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Ethical investments matter, Archbishop of Wales tells charities

by Sam Hailes

Ethical investment has become the business of us all, the Archbishop of Wales said at a charity seminar in Cardiff on Thursday.

Welcoming the Governor of the Bank of England's vow in his recent Mansion House address to stop the "ethical drift" of City traders and put an end the "age of irresponsibility", Dr Barry Morgan said ethics applied as much to how we invested our money as how we led our lives.

"Ethics govern our behaviour, and if we wish to be consistent, then all aspects of our lives should reflect our values; and that applies as much to what we do with our money, as to how we run our personal lives" the Archbishop said.

Reflecting on the social, moral and ethical dilemmas facing charity trustees Dr Morgan said, "For those who have been putting principles before profit for years, to hear terms such as ethics, responsibility and personal accountability trip off the tongue of the most powerful financier in the country onto the front pages of all the national newspapers, is very heartening. 

"It shows more than anything else that ethical investment and investing ethically are no longer the preserve of the 'not-for-profit' few on the fringes of finance - they are the business of those slap bang in the mainstream too."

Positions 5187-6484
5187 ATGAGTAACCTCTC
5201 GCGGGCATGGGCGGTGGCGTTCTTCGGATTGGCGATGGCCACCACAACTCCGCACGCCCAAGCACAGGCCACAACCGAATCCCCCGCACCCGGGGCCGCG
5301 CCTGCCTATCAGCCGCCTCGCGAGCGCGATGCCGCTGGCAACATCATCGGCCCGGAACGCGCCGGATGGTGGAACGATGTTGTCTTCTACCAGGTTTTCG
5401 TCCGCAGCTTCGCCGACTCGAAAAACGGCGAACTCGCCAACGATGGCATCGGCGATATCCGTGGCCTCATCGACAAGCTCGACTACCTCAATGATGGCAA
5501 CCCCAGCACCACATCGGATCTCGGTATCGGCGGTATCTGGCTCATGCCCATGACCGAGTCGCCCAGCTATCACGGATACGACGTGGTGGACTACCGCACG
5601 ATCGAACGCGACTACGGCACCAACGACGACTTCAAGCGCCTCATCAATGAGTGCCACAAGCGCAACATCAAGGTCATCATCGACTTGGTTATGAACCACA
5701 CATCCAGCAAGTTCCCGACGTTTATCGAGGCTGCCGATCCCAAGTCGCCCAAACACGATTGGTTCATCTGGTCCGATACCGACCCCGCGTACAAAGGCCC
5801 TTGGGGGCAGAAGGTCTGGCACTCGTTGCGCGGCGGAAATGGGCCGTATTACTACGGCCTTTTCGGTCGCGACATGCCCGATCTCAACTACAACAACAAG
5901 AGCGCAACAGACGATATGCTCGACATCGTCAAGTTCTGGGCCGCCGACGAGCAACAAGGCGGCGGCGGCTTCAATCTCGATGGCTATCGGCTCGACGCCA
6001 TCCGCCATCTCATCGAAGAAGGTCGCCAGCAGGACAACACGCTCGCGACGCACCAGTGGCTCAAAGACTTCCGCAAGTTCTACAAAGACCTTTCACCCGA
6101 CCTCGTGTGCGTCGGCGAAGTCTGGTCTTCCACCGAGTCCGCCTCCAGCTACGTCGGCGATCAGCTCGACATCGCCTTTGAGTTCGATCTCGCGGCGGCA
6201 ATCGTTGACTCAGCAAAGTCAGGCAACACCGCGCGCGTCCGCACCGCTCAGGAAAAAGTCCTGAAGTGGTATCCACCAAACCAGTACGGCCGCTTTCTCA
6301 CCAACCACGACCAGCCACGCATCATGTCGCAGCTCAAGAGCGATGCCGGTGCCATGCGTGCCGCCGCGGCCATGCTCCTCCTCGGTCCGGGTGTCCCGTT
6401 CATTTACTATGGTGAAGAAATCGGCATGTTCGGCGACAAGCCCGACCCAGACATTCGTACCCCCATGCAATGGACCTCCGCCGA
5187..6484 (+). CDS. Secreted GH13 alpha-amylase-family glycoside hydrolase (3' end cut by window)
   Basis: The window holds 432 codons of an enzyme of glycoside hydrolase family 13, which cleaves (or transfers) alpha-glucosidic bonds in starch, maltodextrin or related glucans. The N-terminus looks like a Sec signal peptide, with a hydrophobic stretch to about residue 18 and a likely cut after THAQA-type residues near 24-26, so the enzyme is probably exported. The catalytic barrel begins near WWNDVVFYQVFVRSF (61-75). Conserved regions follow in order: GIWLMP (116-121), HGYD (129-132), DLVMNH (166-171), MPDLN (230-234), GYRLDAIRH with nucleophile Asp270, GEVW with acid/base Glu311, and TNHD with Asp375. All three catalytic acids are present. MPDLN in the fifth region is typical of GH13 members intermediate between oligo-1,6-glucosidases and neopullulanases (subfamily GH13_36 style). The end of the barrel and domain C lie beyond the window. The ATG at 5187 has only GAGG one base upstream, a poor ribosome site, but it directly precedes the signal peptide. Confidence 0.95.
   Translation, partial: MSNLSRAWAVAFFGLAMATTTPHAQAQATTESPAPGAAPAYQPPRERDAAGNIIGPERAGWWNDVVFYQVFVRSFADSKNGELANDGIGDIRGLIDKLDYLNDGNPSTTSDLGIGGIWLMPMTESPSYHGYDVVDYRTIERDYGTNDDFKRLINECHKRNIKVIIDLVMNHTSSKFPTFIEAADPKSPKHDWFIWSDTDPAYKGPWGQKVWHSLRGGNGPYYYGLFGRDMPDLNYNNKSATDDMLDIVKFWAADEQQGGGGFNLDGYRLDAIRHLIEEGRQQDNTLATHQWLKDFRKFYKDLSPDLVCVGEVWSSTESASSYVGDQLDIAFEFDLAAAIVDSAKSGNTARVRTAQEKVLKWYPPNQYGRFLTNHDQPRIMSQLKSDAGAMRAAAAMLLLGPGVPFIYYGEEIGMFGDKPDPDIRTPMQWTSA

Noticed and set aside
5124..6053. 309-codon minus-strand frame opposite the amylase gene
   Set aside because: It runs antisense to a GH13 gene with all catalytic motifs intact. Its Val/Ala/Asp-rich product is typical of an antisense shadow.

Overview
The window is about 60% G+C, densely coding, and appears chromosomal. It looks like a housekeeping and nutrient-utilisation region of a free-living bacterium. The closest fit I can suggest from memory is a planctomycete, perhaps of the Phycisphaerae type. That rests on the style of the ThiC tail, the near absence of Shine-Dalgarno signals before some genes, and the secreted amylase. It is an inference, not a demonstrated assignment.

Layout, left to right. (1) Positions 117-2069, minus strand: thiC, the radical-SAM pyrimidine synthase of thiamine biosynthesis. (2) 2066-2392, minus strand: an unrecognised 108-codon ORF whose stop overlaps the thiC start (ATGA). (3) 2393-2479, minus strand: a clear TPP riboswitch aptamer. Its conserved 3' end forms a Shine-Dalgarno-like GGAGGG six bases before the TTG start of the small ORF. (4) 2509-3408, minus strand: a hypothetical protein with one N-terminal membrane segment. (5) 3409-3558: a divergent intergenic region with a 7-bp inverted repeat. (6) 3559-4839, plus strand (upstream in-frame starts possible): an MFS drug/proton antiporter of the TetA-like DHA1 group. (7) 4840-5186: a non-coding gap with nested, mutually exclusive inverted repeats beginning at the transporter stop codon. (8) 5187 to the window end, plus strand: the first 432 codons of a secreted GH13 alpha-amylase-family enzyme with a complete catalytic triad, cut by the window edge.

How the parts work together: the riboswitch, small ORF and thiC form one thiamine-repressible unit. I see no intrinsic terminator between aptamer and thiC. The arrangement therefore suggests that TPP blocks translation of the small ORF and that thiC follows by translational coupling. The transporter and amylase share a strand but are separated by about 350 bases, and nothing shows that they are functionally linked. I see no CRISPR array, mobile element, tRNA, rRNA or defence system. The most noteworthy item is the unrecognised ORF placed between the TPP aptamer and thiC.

The Archbishop was delivering the keynote speech at investment manager Brewin Dolphin Wales' charity seminar.

He warned that charity supporters expected everything in which the organisation was involved to reflect its values, including its financial investments. Failure to do that, he said, risked alienating supporters and damaging its reputation.

"Charity supporters (and church members) quite reasonably expect that everything the organisation is engaged in will reflect its values.  Not to consider this in relation to investment would be hypocritical, and risk alienating our supporters."

He said it was "counter-productive" to invest in things which undermine the Church's "aims and objectives." 

He also welcomed Pope Francis' call in his June encyclical for the global markets to address climate change by pressurising business to operate in environmentally-responsible ways.

The Archbishop acknowledged the complexities of investment and the dilemmas facing trustees, saying that the Church in Wales, which has had an ethical investment policy since 2002, sought help from experts, such as the Church Investors Group. But he denied there was a conflict of interest between investing ethically and getting the best return on your money. 

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